The federal government's squeeze on two former officers of a failed St. Paul bank and one of its borrowers ratcheted tighter this week when a federal grand jury handed up a new indictment more than doubling the number of charges in an alleged check-kiting scheme.

John A. Markert, 57, of Mendota Heights; Gregory P. Pederson, 43, of Roseville; and George L. Wintz Jr., 71, of Minneapolis, were each charged in June with five counts of misapplication of bank funds.

A new indictment handed up Wednesday now charges Wintz with one count of bank fraud related to an alleged $1.9 million check-kiting scheme. And it charges Wintz, Markert and Pederson with one count of fraud related to an alleged loan scheme.

In addition, the three men each face five counts of misapplication of bank funds, commonly known as embezzlement. And Markert and Pederson each face three counts of making false statements to unemployment law judges operating under the purview of the U.S. Department of Labor. Finally, Wintz also faces a charge that he embezzled money from an employee benefit plan associated with his firm, Triangle Warehouse Inc.

"They had nothing with the first indictment, and the second indictment is much worse," said Chris Madel, Pederson's attorney. "They wouldn't need to do a second indictment if they had a case in the first place."

Markert became president of Pinehurst Bank in June 2007, and Pederson became its chief credit officer and a senior vice president in July 2007. Both men were fired on Jan. 29, 2010. The bank was founded in 2004 and its only branch was in St. Paul's Highland Park.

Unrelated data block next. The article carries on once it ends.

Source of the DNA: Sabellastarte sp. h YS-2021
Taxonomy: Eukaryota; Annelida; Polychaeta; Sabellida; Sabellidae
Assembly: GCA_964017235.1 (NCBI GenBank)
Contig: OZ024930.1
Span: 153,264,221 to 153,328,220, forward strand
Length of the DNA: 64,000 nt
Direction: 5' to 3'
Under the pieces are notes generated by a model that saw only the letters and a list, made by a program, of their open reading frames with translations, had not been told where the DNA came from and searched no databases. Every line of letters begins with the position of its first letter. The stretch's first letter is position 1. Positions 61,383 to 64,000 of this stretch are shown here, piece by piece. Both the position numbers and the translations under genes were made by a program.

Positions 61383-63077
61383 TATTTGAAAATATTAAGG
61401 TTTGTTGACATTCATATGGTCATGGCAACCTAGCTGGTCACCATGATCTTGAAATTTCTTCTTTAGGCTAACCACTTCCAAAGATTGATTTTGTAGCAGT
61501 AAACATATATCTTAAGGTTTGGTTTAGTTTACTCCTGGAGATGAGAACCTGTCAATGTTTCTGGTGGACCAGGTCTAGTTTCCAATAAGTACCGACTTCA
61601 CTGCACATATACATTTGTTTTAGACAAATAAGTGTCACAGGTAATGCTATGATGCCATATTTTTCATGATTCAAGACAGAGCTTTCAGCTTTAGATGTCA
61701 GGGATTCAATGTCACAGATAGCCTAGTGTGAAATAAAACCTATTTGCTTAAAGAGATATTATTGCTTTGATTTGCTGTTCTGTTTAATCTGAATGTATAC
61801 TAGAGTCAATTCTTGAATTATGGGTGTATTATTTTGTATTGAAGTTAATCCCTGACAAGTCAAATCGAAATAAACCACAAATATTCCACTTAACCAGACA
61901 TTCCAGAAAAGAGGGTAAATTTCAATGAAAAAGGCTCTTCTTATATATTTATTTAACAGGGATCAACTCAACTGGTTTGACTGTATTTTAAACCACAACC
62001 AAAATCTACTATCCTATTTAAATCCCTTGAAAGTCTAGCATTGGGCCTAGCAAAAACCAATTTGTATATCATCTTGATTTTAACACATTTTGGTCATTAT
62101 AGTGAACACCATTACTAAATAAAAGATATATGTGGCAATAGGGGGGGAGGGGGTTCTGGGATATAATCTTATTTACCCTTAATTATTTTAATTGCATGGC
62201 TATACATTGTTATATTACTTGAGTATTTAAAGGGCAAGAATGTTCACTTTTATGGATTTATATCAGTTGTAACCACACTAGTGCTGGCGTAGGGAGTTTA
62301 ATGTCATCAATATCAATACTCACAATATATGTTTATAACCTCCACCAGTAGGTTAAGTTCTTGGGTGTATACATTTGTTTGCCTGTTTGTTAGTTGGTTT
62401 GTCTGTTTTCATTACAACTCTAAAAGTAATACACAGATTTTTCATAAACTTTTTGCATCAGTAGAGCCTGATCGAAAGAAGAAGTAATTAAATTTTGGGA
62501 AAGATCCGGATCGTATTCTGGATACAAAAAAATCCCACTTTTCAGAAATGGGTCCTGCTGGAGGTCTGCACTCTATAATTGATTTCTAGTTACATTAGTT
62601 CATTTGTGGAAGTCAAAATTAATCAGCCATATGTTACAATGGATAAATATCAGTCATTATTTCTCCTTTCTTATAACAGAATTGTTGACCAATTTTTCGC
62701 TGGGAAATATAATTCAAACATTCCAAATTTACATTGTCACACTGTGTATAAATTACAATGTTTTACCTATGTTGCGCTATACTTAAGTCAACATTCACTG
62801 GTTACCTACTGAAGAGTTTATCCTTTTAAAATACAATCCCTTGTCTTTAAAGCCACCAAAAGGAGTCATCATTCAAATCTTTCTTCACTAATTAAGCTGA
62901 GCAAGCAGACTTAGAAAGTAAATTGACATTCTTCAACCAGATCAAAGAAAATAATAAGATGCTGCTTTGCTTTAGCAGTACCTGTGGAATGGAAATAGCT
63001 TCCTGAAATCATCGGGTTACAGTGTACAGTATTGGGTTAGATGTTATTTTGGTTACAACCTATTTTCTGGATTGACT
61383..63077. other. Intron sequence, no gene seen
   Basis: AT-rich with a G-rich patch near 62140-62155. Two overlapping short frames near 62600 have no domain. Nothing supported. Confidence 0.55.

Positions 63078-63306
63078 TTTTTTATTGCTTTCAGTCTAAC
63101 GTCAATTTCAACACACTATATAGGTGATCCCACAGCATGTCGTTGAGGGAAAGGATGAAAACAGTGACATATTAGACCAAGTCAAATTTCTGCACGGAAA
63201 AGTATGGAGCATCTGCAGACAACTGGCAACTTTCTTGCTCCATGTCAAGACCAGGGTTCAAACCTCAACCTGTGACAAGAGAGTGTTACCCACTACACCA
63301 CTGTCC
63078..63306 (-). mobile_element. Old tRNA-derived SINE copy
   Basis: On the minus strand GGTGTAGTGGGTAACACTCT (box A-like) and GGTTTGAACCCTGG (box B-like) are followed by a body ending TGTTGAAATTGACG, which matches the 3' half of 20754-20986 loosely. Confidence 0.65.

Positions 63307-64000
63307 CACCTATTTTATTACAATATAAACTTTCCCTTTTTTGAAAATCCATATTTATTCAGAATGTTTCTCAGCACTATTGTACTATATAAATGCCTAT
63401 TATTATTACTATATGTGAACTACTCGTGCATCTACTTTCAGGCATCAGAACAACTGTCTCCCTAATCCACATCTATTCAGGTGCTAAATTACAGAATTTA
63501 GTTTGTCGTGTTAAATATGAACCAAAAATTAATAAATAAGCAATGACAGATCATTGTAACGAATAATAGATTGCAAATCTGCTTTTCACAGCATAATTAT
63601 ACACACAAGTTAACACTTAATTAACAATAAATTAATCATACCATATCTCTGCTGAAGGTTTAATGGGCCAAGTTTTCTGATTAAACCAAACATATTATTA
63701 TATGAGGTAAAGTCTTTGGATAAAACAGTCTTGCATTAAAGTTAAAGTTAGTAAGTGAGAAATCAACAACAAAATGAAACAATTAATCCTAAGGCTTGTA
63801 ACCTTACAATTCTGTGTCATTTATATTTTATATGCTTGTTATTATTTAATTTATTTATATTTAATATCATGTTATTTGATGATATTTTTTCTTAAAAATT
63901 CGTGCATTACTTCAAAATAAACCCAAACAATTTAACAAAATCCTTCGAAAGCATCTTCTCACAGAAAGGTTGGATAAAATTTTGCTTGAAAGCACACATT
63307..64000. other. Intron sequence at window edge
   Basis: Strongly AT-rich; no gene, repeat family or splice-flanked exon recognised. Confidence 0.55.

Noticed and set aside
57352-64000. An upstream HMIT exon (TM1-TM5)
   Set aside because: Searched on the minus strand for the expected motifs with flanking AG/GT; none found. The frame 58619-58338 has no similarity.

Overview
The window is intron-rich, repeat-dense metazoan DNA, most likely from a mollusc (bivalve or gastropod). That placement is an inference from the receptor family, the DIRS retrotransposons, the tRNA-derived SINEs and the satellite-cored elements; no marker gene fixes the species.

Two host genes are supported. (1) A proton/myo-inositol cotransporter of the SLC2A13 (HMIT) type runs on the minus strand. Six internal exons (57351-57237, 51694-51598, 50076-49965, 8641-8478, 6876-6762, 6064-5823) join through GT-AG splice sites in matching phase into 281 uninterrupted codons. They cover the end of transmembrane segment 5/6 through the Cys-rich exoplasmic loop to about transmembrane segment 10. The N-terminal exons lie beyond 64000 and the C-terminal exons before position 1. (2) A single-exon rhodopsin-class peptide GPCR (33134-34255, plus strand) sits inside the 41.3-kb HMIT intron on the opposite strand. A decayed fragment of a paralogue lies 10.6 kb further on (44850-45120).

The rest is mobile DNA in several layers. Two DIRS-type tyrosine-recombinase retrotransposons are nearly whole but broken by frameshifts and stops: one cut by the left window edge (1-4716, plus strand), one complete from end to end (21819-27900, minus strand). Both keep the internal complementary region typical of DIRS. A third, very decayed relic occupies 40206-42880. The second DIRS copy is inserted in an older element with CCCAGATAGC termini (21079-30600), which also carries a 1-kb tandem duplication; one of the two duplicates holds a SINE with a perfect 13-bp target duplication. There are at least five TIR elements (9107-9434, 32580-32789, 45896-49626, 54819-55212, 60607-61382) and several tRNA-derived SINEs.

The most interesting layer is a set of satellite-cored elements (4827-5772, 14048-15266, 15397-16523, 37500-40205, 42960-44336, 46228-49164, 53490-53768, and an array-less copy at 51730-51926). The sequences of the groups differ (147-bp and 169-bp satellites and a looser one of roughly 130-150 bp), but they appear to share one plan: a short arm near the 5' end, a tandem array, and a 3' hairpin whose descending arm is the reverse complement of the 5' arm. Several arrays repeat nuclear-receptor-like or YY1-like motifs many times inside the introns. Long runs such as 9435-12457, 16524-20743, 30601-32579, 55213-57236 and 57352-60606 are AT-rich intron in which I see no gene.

Wintz owns or controls three Minneapolis trucking and warehouse companies: McCallum Transfer Inc., Triangle Warehouse Inc. and Cue Properties LLC. According to the indictment, Wintz and his companies were longtime banking customers of Markert's even before he joined Pinehurst.

The indictment describes Wintz as the young bank's "newest and largest customer," and says that he wrote batches of checks between various business accounts at Pinehurst and another unidentified bank, falsely inflating the account balances.

A Pinehurst Bank employee told Markert in 2008 about overdrafts in the accounts, but he approved them, the indictment says. Eventually, the other bank noticed a problem and returned more than $1.8 million in checks that Wintz had written on the accounts there to one of his companies with an account at Pinehurst.

Markert and Pederson allegedly recruited five straw borrowers -- including Wintz's girlfriend and his daughter -- to get $1.9 million in loans from Pinehurst for Wintz, concealing the loans from the bank's board and regulators. An independent audit of the bank last year uncovered the suspect loans.

Pinehurst took a $2.2 million charge from the alleged scheme, contributing to the bank's demise. Regulators closed the bank last year and sold it to La Crosse, Wis.-based Coulee Bank, which moved the branch to another St. Paul location.

Wintz changes lawyers

Doug Kelley, Wintz's former lawyer, said in June that Wintz expected to plead guilty to one count of aiding and abetting the misapplication of bank funds. Kelley said that Wintz had either repaid the overdrafts and loans or secured them with new collateral.

But Wintz's change of plea hearing, scheduled for Aug. 8, was canceled and several weeks later he replaced Kelley with Andrew Luger of the Greene Espel law firm.

"George Wintz will plead not guilty to the new indictment," Luger said Thursday. "We look forward to presenting a vigorous defense that will answer these charges in court this January."

Markert's attorney, Joe Friedberg, could not be reached immediately for comment.

Dan Browning • 612-673-4493